43. The tension and mass density of the string do not change, so the wave speed is constant. The frequency ratio for two adjacent notes is to be 21/12. The frequency is given by .

2
*f* = υ

1st 1st

fret fret 1/12 unfingered

1st _{1/12} _{1/12}

fret unfingered

unfingered 1st

fret unfingered unfingered

2nd _{1/12} _{2/12} th _{/12} th unfingerd th unf

fret fret fret fret

2

75.0 cm

2 70.79 cm

2 2 2

2

;

2 2 *n* 2*n* *n* *n*

*f*
*f*

*f*

*x*

υ

υ

υ

= → = = → = = =

= = → = = − = /12

ingered

1/12 2/12

1 2

3/12 4/12

3 4

5/12 6/12

5 6

(1 2 )

(75.0 cm)(1 2 ) 4.2 cm ; (75.0 cm)(1 2 ) 8.2 cm (75.0 cm)(1 2 ) 11.9 cm ; (75.0 cm)(1 2 ) 15.5 cm (75.0 cm)(1 2 ) 18.8 cm ; (75.0 cm)(1 2 ) 22.0 cm

*n*

*x* *x*

*x* *x*

*x* *x*

−

− −

− −

− −

−

= − = = − =

= − = = − =

= − = = − =

44. The ear canal can be modeled as a closed pipe of length 2.5 cm. The resonant frequencies are given by , odd.

4

*n* *n*

*f* = υ *n* The first several frequencies are calculated here.

2

1 3 5

(343 m/s) _{(3430 Hz), odd}
4 4(2.5 10 m)

3430 Hz 10,300 Hz 17,200 Hz

*n* *n* *n*

*f* *n* *n*

*f* *f* *f*

υ

−

= = =

×

= = =

In the graph, the most sensitive frequency is between 3000 and 4000 Hz. This corresponds to the fundamental resonant frequency of the ear canal. The sensitivity decrease above 4000 Hz, but is seen to “flatten out” around 10,000 Hz again, indicating higher sensitivity near 10,000 Hz than at

surrounding frequencies. This 10,000-Hz relatively sensitive region corresponds to the first overtone resonant frequency of the ear canal.

45. From Eq. 11–18, the intensity is proportional to the square of the amplitude and the square of the frequency. From Fig. 12–15, the relative amplitudes are 2

1
0.4
*A*

*A* ≈ and
3
1

0.15.
*A*
*A* ≈

2 2

2 2 2 2 2

2 2 2 2 2 2 2 2 2 2 2 2

2 2 2 2 2

1 1 1 1 1 1 1

2 2

2 2

3 3 3

1 1 1

3 2

2 1 3 1

1 1

2

2 2 (0.4) 0.64

2

3 (0.15) 0.20

10 log 10 log 0.64 2 dB ; 10 log 10 log 0.24 7 dB

*I* *f A* *f A* *f* *A*

*I* *f A*

*I* *f A* *f A* *f* *A*

*I* *f* *A*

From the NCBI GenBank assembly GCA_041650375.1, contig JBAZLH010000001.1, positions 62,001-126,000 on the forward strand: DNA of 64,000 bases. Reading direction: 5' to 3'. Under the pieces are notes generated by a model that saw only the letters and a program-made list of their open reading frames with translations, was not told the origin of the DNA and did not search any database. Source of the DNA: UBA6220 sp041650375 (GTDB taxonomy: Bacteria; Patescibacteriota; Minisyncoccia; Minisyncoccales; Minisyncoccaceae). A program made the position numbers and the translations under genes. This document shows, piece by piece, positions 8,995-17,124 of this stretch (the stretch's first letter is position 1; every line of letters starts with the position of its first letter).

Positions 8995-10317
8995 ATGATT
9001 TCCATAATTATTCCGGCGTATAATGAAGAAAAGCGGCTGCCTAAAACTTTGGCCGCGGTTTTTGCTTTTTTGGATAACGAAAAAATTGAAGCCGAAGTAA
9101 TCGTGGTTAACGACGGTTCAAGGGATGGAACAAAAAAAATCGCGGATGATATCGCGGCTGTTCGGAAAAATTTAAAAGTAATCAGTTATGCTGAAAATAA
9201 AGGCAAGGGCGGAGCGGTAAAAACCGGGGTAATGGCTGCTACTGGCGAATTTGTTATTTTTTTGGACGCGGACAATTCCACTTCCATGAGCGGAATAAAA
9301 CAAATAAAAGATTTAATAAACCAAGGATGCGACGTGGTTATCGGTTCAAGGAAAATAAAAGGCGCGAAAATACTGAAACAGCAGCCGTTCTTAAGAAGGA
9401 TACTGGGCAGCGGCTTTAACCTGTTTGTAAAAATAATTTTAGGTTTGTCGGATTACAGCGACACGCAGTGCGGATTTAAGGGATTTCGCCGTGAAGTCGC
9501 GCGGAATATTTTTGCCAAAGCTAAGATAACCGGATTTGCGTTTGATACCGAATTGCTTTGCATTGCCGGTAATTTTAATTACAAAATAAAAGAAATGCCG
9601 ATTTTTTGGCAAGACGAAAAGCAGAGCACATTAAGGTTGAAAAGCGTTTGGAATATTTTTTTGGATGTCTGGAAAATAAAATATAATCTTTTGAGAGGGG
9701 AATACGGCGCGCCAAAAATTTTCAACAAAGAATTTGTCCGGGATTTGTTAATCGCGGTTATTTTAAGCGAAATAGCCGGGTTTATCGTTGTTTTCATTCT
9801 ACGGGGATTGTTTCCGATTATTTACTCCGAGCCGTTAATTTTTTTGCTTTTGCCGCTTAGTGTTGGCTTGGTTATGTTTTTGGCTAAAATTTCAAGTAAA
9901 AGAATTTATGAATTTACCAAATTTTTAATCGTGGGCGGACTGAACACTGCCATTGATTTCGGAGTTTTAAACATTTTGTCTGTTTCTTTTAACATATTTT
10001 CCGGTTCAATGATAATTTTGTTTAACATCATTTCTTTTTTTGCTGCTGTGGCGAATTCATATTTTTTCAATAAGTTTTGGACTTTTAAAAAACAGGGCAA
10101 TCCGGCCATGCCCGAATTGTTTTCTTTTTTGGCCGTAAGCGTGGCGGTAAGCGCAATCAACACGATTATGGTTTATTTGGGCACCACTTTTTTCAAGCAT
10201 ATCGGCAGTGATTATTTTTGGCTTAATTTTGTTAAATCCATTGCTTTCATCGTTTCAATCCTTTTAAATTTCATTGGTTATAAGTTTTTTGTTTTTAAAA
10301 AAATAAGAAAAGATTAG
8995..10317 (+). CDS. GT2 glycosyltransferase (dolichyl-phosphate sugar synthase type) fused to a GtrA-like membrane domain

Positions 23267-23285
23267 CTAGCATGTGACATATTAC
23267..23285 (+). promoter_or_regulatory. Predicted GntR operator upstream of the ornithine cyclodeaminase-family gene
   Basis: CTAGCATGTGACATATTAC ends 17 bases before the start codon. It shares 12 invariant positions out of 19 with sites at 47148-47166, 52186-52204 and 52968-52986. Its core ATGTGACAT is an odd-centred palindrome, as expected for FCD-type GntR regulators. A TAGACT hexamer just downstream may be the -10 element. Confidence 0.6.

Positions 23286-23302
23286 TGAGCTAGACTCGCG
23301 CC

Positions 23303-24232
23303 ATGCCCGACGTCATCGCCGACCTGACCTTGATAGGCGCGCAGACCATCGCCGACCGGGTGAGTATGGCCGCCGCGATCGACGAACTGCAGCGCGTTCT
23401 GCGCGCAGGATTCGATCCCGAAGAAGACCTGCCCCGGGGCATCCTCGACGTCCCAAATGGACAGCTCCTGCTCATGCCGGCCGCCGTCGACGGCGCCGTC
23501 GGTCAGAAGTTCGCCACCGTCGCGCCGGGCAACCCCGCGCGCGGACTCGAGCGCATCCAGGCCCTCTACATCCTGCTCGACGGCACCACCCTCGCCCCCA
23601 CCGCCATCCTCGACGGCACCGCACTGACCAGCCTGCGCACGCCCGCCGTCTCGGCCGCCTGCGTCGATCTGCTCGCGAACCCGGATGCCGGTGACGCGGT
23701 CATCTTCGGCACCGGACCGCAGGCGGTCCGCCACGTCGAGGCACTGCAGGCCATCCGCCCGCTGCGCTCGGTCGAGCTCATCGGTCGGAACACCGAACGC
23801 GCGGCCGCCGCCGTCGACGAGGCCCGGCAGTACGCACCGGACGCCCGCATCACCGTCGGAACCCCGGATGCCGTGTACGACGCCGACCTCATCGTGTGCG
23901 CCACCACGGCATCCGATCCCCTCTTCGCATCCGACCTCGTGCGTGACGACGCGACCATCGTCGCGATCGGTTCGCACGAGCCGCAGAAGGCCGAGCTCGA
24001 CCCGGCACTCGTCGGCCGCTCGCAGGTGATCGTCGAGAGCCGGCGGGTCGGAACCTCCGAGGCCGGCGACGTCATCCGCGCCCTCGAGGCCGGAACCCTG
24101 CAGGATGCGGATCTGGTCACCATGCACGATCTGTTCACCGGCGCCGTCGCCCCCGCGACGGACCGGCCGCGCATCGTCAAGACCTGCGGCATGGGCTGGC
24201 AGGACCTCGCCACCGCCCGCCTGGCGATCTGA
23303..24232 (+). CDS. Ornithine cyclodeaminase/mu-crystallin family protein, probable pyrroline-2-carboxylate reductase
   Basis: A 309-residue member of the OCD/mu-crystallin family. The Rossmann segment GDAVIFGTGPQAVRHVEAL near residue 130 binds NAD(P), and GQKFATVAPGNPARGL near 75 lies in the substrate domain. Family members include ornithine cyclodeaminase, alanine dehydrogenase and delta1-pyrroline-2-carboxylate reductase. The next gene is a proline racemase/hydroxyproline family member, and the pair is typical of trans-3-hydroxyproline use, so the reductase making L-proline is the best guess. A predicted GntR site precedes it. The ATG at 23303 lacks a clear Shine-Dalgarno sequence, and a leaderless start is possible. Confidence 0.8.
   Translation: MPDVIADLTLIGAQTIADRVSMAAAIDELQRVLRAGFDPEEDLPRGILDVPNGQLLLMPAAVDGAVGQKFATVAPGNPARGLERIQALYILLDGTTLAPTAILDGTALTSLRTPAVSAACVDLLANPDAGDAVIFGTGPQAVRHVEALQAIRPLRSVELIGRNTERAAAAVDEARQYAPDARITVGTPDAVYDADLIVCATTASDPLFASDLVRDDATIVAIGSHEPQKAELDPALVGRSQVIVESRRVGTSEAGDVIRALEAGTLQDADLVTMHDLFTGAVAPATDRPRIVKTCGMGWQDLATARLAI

*I* *f* *A*

*I*
*I*

*I* *I*

π υρ π υρ

π υρ

β − β −

⎛ ⎞ ⎛ ⎞

= → = = =⎜ ⎟ ⎜ ⎟ = =

⎝ ⎠ ⎝ ⎠

⎛ ⎞ ⎛ ⎞

=⎜ ⎟ ⎜ ⎟ = =

⎝ ⎠ ⎝ ⎠

= = = − = = = −

46. The beat period is 2.0 seconds, so the beat frequency is the reciprocal of that, 0.50 Hz. Thus, the other string is off in frequency by ±0.50 Hz . The beating does not tell the tuner whether the second string is too high or too low.

47. The 5000-Hz shrill whine is the beat frequency generated by the combination of the two sounds. This means that the brand X whistle is either 5000 Hz higher or 5000 Hz lower than the known-frequency whistle. If it were 5000 Hz lower, then it would just barely be in the audible range for humans. Since humans cannot hear it, the brand X whistle must be 5000 Hz higher than the known frequency whistle. Thus, the brand X frequency is 23.5 kHz 5 kHz+ = 28.5 kHz . Since the original frequencies are good to 0.1 KHz, we assume that the 5000-Hz value is 5.0 kHz.

48. The beat frequency is the difference in the two frequencies, or 277 Hz 262 Hz− = 15 Hz . If both frequencies are reduced by a factor of 4, then the difference between the two frequencies will also be reduced by a factor of 4, so the beat frequency will be 1

4(15 Hz) 3.75 Hz= ≈ 3.8 Hz .

49. Since there are 3 beats/s when sounded with the 350-Hz tuning fork, the guitar string must have a frequency of either 347 Hz or 353 Hz. Since there are 8 beats/s when sounded with the 355-Hz tuning fork, the guitar string must have a frequency of either 347 Hz or 363 Hz. The common value is

347 Hz .

50. The fundamental frequency of the violin string is given by 1 T _{294 Hz.}

2 2

*F*

*f* υ

μ

= = = Change the tension to find the new frequency and then subtract the two frequencies to find the beat frequency.

T T

(0.975)

1 1

0.975 0.975

2 2

(1 0.975) (294 Hz)(1 0.975) 3.7 Hz

*F* *F*

*f* *f*

*f* *f* *f* *f*

μ μ